when I fear I have lost my flavor

Sometimes, discouragement knocks hard on your door and it takes everything in you not to invite it in to share a giant piece of chocolate cake.

Sometimes, you let it in. And you eat the cake. And the leftover spaghetti.

Sometimes, discouragement crawls into your bed and keeps it warm while you drag yourself to make breakfast and get kids to school and return to pull the covers over your head and shut out the world.

Sometimes, it sits beside you on the couch and watches brain-sucking cartoons all day while your toddlers run around in their diapers and cowboy boots and stop stinky and goobery in front of your face to wipe away your tears.

Sometimes, discouragement drives you to work, sits uncomfortably in your chair, stares at a blank screen . . .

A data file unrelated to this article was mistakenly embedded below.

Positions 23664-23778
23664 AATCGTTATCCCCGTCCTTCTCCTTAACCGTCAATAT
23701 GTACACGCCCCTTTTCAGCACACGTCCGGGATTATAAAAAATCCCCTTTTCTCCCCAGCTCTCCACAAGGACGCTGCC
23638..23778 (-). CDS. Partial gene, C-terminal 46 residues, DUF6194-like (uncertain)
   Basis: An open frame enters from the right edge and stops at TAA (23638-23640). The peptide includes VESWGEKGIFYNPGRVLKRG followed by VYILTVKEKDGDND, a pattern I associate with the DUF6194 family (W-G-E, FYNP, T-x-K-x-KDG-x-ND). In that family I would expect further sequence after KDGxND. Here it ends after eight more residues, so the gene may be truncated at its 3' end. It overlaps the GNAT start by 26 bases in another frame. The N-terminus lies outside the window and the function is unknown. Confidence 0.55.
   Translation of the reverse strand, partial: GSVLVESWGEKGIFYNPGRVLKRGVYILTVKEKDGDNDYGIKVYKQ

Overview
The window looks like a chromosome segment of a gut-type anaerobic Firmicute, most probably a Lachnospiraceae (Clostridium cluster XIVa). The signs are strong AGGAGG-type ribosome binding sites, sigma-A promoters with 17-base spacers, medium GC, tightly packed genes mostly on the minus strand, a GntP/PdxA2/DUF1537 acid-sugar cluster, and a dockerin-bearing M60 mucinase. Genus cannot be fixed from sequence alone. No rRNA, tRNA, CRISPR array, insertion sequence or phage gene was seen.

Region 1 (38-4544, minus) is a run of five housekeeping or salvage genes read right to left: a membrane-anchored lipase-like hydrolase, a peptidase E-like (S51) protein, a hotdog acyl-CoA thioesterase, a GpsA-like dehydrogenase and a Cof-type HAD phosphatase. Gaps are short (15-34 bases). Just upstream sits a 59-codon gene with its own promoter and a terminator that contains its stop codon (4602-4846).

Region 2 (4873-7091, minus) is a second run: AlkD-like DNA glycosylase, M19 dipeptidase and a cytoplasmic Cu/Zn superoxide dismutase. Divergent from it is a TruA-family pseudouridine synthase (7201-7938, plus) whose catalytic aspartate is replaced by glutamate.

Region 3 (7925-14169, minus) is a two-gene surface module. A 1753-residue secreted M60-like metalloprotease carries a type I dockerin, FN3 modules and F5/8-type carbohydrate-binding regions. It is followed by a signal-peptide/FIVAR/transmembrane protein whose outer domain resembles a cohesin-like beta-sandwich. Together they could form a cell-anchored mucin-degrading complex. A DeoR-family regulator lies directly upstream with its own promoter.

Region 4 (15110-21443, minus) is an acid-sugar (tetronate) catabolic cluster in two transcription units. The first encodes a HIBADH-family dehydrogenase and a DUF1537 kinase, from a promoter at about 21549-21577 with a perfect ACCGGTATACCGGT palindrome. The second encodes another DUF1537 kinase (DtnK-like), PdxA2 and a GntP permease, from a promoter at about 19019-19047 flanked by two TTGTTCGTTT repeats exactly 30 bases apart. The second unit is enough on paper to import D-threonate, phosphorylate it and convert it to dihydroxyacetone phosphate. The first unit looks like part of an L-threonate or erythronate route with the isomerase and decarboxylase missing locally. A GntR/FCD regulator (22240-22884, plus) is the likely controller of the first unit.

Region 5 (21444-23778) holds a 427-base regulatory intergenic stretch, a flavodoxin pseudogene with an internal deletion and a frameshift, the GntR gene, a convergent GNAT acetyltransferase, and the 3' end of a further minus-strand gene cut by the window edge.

When you’ve been sick and it’s gone on for a long time and no one has answers.

When you’ve been fighting battles with your child and every conflict throws failure in your face.

When you’ve worked overtime to finally get ahead and come home to a pile of bills that will set you way back.

When you can’t seem to find where you fit and no one invites and no one asks and no one notices.

When you finally take a deep breath only to discover your addict is at it again.

Discouragement knocks hard, relentless.

Discouragement whispers worthlessness and failure in your ear and tells you you can’t.

Discouragement spins a friend’s success or happy post into a jealousy or regret.

Discouragement suffocates in the darkness with questions and tears.

Discouragement chokes out life-giving words and seasons speech with self.